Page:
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Lowly Plants Turning Back Landward Advances of Rising Seas
Baustian, J.J., Mendelssohn, I.A. and Hester, M.W. 2012. Vegetation's importance in regulating surface elevation in a coastal salt marsh facing elevated rates of sea level rise. Global Change Biology 18: 3377-3382.

The authors write that "as sea level rises, coastal wetlands have the ability to maintain their position in the intertidal zone through the accumulation of both organic and inorganic materials," citing the studies of Redfield and Rubin (1962), Hatton et al. (1983), Morris et al. (2002), Nyman et al. (2006) and McKee (2011). And they indicate that this ability is largely governed by the production of roots, rhizomes and shoots belowground that can "maintain, and even increase, marsh surface elevation (Nyman et al., 1993; Turner et al., 2001; Cherry et al., 2009)," while reporting that "the density of stems aboveground can influence sedimentation on the marsh surface," citing Gleason et al. (1979), Morris et al. (2002) and Li and Yang (2009).

What was done
In further study of the subject, Baustian et al. measured elevation change and surface sediment accretion over a four-year period in recently subsided, unvegetated Louisiana (USA) marshes - caused by prior drought-induced marsh dieback - in pairs of planted (with the dominant salt marsh macrophyte Spartina alterniflora) and unplanted plots, comparing soil and vegetation responses in these plots with paired reference plots that had neither experienced dieback nor subsidence.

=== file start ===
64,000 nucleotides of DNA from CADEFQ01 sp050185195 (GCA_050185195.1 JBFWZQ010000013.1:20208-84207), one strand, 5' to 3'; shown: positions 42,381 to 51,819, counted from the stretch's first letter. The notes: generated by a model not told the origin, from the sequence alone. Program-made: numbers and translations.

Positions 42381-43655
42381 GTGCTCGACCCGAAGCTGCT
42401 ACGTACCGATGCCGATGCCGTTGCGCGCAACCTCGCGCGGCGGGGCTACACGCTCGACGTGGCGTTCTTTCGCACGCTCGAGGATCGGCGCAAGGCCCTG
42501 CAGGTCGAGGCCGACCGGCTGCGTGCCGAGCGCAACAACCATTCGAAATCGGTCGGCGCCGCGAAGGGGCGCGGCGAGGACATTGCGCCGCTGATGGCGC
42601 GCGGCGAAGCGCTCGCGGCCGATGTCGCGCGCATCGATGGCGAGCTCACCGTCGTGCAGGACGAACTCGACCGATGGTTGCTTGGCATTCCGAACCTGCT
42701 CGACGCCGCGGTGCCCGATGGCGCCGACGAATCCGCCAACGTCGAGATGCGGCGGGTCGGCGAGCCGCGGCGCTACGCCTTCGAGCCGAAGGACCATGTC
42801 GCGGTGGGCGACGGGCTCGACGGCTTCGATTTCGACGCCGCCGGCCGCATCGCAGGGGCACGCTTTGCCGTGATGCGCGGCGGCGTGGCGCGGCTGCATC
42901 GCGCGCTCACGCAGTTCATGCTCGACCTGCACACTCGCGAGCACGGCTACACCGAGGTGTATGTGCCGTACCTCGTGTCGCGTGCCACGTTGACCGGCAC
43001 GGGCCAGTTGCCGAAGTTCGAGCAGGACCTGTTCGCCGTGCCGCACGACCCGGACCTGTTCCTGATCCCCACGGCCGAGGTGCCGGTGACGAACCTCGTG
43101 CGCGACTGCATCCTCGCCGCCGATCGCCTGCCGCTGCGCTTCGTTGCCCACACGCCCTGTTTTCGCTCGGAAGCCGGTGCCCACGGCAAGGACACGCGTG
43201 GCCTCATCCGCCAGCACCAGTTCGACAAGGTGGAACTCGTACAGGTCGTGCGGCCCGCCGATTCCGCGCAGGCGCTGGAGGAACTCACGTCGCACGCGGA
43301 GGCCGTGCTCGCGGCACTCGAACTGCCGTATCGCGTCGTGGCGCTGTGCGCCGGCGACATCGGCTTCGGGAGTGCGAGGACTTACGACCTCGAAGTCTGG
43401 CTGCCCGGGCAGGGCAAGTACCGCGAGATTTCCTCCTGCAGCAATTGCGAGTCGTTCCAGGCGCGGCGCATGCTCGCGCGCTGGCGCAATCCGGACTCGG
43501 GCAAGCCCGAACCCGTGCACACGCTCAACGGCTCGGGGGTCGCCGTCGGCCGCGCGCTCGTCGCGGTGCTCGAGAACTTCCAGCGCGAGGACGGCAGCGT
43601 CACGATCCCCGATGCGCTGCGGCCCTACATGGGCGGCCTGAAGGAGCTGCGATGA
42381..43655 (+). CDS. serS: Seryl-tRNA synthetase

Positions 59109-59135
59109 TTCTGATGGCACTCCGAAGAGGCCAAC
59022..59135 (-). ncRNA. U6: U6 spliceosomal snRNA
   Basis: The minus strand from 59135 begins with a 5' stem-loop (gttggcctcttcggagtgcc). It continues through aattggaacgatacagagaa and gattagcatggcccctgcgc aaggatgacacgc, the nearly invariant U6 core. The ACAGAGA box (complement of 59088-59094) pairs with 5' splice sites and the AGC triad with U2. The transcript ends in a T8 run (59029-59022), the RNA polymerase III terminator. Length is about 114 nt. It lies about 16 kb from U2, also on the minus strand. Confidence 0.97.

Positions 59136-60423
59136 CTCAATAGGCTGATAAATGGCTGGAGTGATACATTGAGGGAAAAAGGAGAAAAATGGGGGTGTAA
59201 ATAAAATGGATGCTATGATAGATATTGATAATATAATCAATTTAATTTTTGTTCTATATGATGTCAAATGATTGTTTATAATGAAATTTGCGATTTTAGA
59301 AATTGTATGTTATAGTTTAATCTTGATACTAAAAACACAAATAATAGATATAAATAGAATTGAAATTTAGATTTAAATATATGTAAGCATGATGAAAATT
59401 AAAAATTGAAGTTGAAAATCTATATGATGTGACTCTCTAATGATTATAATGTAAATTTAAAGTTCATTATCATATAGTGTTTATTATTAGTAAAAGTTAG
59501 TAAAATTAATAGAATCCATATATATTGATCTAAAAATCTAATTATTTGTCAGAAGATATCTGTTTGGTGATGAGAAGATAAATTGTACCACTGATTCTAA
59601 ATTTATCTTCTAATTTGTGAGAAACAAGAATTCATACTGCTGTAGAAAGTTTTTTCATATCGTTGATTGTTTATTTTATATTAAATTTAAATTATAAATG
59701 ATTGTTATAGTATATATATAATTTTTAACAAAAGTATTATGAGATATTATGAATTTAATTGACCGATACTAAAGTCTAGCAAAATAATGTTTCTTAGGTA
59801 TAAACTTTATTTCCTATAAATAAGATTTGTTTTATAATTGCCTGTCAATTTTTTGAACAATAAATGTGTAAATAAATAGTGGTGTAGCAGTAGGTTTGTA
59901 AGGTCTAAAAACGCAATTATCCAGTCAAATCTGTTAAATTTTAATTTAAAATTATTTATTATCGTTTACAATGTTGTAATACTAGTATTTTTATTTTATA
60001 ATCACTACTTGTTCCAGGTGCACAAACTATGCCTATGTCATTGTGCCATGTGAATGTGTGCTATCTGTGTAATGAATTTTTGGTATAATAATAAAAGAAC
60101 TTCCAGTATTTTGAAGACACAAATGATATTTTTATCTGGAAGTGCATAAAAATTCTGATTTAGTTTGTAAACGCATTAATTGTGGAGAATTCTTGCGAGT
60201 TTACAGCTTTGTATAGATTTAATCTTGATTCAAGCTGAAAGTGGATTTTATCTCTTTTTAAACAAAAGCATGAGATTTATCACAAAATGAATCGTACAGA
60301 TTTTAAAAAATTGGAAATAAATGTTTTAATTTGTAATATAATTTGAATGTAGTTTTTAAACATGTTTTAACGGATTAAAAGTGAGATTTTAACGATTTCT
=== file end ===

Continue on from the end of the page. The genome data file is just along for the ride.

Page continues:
What was learned
The three U.S. scientists determined that "surface accretion rates were lowest in the unplanted plots at 2.3 mm/year, but increased in the presence of vegetation to 16.4 mm/year in the reference marsh and 26.1 mm/year in the planted plots."

What it means
In the concluding sentence of their paper, Baustian et al. declare that their results "show that under certain real-world circumstances S. alterniflora can cope with increased flooding, and therefore may be able to survive the stresses of future sea level rise."

Cherry, J.A., McKee, K.L. and Grace, J.B. 2009. Elevated CO2 enhances biological contributions to elevation change in coastal wetlands by offsetting stressors associated with sea-level rise. Journal of Ecology 97: 67-77.

Gleason, M.L., Elmer, D.A., Pien, N.C. and Fisher, J.S. 1979. Effects of stem density upon sediment retention by salt marsh cord grass, Spartina alterniflora Loisel. Estuaries 2: 271-273.

Hatton, R.S., DeLaune, R.D. and Patrick Jr., W.H. 1983. Sedimentation, accretion, and subsidence in marshes of Barataria Basin, Louisiana. Limnology and Oceanography 28: 494-502.

Li, H. and Yang, S.L. 2009. Trapping effect of tidal marsh vegetation on suspended sediment, Yangtze Delta. Journal of Coastal Research 25: 915-924.

McKee, K.L. 2011. Biophysical controls on accretion and elevation change in Caribbean mangrove ecosystems. Estuarine, Coastal and Shelf Science 91: 475-483.

Morris, J.T., Sundareshwar, P.V., Nietch, C.T., Kjerive, B. and Cahoon, D.R. 2002. Responses of coastal wetlands to rising sea level. Ecology 83: 2869-2877.

Nyman, J.A., DeLaune, R.D., Roberts, H.H. and Patrick Jr., W.H. 1993. The relationship between vegetation and soil formation in a rapidly submerging coastal marsh. Marine Ecology Progress Series 96: 269-279.

Nyman, J.A., Walters, R.J., DeLaune, R.D. and Patrick Jr., W.H. 2006. Marsh vertical accretion via vegetative growth. Estuarine, Coastal and Shelf Science 69: 370-380.

Redfield, A.C. and Rubin, M. 1962. The age of salt marsh peat and its relation to recent changes in sea level at Barnstable, Massachusetts. Proceedings of the National Academy of Sciences USA 48: 1728-1735.

Turner, R.E., Swenson, E.M. and Milan, C.S. 2001. Organic and inorganic contributions to vertical accretion in salt marsh sediments. In: Weinstein, M. and Kreeger, K. (Eds.), Concepts and Controversies in Tidal Marsh Ecology, Kluwer Academic Publishing, Dordrecht, the Netherlands, pp. 583-595.

Reviewed 20 March 2013